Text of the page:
Prevailing view is that relations with U.S. will stay about the same
In many countries, a majority or plurality believes relations will remain about the same. However, in most regions of the world, the share of the public that believes things will worsen outweighs the share that thinks relations will improve by a ratio of two-to-one. While relatively few say they expect relations to improve, more than half hold this view in Russia and Israel.
Country spotlights: Russia, Israel, Germany, Mexico, Canada
Looking at findings on U.S. favorability and confidence in the American president in Russia, Israel, Germany, Mexico and Canada illustrates different patterns Pew Research Center surveys have discovered over time regarding attitudes toward the U.S. and its leader.
Russia: U.S. favorability is up and Trump is relatively popular
Amid ongoing controversies and investigations into allegations of links between the Trump presidential campaign and Russia, attitudes toward the U.S. have turned more positive in Russia. Following the outbreak of the Ukraine crisis in 2014, ratings for both the U.S. as a country and for President Obama plummeted. However, since 2015 – the last time the Center polled in Russia – favorable opinions of the U.S. have become much more common there. And President Trump gets more-positive reviews in Russia than either of his predecessors ever did.
Israel: Consistently positive about U.S., but views of U.S. presidents have varied
In survey after survey, Israelis give the U.S. some of its highest favorability ratings, and that’s true again this year, with 81% saying they have a positive view of the U.S. Assessments of American presidents, however, have fluctuated. In 2003, President George W. Bush received very high ratings, but those declined a bit over the course of his presidency. Obama’s confidence ratings varied from 49% to 71% in the Center’s polling in Israel during his administration. Between 2014 and 2015, his ratings dipped substantially, reflecting tensions between Obama and Prime Minister Benjamin Netanyahu over the Iran nuclear deal. Israel is one of only two countries (Russia being the other) in which Trump’s ratings are higher than Obama’s during the final two years of his administration.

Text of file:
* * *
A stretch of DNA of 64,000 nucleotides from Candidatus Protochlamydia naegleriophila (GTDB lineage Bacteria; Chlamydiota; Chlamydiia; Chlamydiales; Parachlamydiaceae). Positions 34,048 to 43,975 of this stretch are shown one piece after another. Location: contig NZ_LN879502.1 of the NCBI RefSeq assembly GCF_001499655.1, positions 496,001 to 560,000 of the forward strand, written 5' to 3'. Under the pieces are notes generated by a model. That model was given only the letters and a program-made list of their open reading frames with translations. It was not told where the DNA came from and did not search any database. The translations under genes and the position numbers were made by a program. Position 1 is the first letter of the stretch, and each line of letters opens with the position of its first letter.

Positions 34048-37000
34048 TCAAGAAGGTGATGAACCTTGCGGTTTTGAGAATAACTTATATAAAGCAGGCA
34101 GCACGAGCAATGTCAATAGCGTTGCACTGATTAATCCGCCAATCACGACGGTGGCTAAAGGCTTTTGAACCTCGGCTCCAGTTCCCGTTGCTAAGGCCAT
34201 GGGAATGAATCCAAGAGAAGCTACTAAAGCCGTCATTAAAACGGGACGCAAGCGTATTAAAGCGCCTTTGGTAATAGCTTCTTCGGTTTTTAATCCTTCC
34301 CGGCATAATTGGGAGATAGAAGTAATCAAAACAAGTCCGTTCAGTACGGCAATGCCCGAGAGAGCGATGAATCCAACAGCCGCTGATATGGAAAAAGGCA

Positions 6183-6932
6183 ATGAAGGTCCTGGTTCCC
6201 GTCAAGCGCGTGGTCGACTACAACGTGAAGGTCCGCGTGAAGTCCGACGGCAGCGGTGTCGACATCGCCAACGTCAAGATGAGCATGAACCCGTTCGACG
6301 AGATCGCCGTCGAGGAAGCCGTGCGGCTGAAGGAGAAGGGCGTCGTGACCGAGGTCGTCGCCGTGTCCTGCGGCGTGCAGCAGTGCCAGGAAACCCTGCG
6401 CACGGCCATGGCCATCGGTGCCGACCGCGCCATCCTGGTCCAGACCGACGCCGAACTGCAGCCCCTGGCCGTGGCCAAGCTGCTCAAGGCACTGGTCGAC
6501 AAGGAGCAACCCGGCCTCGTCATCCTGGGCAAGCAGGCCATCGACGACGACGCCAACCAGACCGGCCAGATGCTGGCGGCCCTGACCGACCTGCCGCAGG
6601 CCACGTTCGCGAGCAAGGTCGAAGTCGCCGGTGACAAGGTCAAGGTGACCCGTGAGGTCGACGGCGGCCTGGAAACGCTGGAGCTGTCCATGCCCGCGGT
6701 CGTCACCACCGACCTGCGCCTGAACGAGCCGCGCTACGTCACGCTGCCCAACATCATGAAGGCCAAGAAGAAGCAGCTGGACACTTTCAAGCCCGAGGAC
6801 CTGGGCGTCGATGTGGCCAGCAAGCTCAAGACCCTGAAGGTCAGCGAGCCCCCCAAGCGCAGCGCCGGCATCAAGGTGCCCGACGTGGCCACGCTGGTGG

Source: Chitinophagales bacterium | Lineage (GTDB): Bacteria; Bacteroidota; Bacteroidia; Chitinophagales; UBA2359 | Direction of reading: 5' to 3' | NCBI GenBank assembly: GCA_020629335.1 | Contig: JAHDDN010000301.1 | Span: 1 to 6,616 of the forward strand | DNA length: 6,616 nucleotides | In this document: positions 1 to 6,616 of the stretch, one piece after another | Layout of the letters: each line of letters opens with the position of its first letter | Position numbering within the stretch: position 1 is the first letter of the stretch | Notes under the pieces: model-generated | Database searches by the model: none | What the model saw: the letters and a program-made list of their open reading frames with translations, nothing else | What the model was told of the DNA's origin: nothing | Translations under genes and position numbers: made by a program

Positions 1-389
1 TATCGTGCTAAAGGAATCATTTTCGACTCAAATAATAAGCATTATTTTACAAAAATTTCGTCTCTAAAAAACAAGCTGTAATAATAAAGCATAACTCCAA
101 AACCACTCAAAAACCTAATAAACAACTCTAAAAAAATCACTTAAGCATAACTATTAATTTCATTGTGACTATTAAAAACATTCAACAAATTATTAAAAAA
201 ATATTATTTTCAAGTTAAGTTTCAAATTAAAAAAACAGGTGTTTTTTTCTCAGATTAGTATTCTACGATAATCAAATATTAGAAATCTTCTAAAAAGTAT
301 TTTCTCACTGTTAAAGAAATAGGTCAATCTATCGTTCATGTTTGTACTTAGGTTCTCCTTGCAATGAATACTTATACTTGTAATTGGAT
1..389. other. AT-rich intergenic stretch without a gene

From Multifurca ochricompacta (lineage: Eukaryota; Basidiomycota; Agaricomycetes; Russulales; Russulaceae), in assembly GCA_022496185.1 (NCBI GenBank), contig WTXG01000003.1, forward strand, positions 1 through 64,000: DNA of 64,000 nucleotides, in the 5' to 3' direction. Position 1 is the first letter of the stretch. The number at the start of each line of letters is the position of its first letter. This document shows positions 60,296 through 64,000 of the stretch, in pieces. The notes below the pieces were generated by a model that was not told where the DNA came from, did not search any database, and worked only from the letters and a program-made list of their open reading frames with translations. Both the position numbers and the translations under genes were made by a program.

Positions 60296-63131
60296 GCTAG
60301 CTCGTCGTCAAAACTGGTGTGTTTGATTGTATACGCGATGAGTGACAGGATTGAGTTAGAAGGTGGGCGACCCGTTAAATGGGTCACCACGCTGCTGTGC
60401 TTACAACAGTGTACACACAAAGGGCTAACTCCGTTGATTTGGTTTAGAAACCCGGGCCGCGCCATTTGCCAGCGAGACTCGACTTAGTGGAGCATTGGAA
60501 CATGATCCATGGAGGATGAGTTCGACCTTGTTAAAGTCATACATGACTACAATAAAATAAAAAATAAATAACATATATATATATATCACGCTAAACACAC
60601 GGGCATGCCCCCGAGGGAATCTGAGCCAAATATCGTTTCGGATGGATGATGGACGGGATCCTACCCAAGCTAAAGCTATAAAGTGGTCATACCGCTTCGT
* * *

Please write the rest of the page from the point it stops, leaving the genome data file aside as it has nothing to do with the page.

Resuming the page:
Germany: Dramatic shift in views of American president, U.S. favorability drops
In Germany – and in several of its Western European neighbors – attitudes toward the U.S. have followed a clear pattern over the past decade and a half. President George W. Bush was not very popular at the outset of his presidency, and he grew less so over the next few years, amid widespread German opposition to key elements of his foreign policy. This in turn had a negative impact on America’s overall image in the country. President Obama, in contrast, was extremely well-regarded (although his ratings did decline somewhat following the NSA eavesdropping scandal), and this coincided with an improvement in attitudes toward the U.S. Today, German confidence in Trump is low, and U.S. favorability is near where it was at the end of the Bush years.
Mexico and Canada: Ratings plunge among America’s closest neighbors
America’s image has turned negative in the two nations with which it shares a border.
Over the past decade, U.S. presidents have gotten mixed or negative reviews in Mexico, but at 5% Donald Trump registers the lowest confidence rating of any U.S. leader in Mexico since Pew Research Center began surveying there. This 5% rating is also the lowest among the 37 nations polled in 2017. The proposed wall between the U.S. and Mexico has been a high-profile position for Trump since he declared his candidacy for president, and more than nine-in-ten Mexicans oppose it. U.S. favorability has typically been higher than confidence in the American president in Mexico. That remains the case this year, although the share of the public with a positive view of the U.S. has dropped steeply since 2015.
Trump receives dramatically lower ratings than his predecessor in Canada. And for the first time since the Center began polling in Canada, the share of Canadians expressing a favorable opinion of their neighbor to the south has slipped to below 50%. Just 43% of Canadians now have a positive view of the U.S.